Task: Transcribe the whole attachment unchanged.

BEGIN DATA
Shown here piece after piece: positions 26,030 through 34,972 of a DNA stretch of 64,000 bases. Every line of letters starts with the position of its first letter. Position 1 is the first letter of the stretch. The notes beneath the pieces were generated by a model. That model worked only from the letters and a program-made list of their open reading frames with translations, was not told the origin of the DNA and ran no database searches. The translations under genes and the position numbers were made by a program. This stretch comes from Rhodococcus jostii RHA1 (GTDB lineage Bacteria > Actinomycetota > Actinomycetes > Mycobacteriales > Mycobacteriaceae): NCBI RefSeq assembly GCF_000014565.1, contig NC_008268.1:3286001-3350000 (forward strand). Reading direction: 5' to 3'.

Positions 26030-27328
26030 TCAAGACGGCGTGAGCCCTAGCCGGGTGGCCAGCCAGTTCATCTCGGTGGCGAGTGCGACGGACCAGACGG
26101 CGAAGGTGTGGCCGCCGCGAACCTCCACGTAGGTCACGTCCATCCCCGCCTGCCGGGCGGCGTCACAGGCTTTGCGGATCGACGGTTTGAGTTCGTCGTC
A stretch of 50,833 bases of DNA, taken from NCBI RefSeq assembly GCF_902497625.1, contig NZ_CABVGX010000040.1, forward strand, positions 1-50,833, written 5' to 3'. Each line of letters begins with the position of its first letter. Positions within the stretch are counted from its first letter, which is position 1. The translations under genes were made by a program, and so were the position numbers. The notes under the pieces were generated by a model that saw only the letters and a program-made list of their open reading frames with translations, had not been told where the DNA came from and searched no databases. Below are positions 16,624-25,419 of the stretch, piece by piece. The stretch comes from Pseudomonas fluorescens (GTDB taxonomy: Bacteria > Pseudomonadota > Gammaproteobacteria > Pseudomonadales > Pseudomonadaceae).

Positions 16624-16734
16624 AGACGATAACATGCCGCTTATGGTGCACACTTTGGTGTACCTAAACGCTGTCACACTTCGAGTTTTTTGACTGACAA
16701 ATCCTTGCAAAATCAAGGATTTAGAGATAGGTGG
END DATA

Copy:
Shown here piece after piece: positions 26,030 through 34,972 of a DNA stretch of 64,000 bases. Every line of letters starts with the position of its first letter. Position 1 is the first letter of the stretch. The notes beneath the pieces were generated by a model. That model worked only from the letters and a program-made list of their open reading frames with translations, was not told the origin of the DNA and ran no database searches. The translations under genes and the position numbers were made by a program. This stretch comes from Rhodococcus jostii RHA1 (GTDB lineage Bacteria > Actinomycetota > Actinomycetes > Mycobacteriales > Mycobacteriaceae): NCBI RefSeq assembly GCF_000014565.1, contig NC_008268.1:3286001-3350000 (forward strand). Reading direction: 5' to 3'.

Positions 26030-27328
26030 TCAAGACGGCGTGAGCCCTAGCCGGGTGGCCAGCCAGTTCATCTCGGTGGCGAGTGCGACGGACCAGACGG
26101 CGAAGGTGTGGCCGCCGCGAACCTCCACGTAGGTCACGTCCATCCCCGCCTGCCGGGCGGCGTCACAGGCTTTGCGGATCGACGGTTTGAGTTCGTCGTC
A stretch of 50,833 bases of DNA, taken from NCBI RefSeq assembly GCF_902497625.1, contig NZ_CABVGX010000040.1, forward strand, positions 1-50,833, written 5' to 3'. Each line of letters begins with the position of its first letter. Positions within the stretch are counted from its first letter, which is position 1. The translations under genes were made by a program, and so were the position numbers. The notes under the pieces were generated by a model that saw only the letters and a program-made list of their open reading frames with translations, had not been told where the DNA came from and searched no databases. Below are positions 16,624-25,419 of the stretch, piece by piece. The stretch comes from Pseudomonas fluorescens (GTDB taxonomy: Bacteria > Pseudomonadota > Gammaproteobacteria > Pseudomonadales > Pseudomonadaceae).

Positions 16624-16734
16624 AGACGATAACATGCCGCTTATGGTGCACACTTTGGTGTACCTAAACGCTGTCACACTTCGAGTTTTTTGACTGACAA
16701 ATCCTTGCAAAATCAAGGATTTAGAGATAGGTGG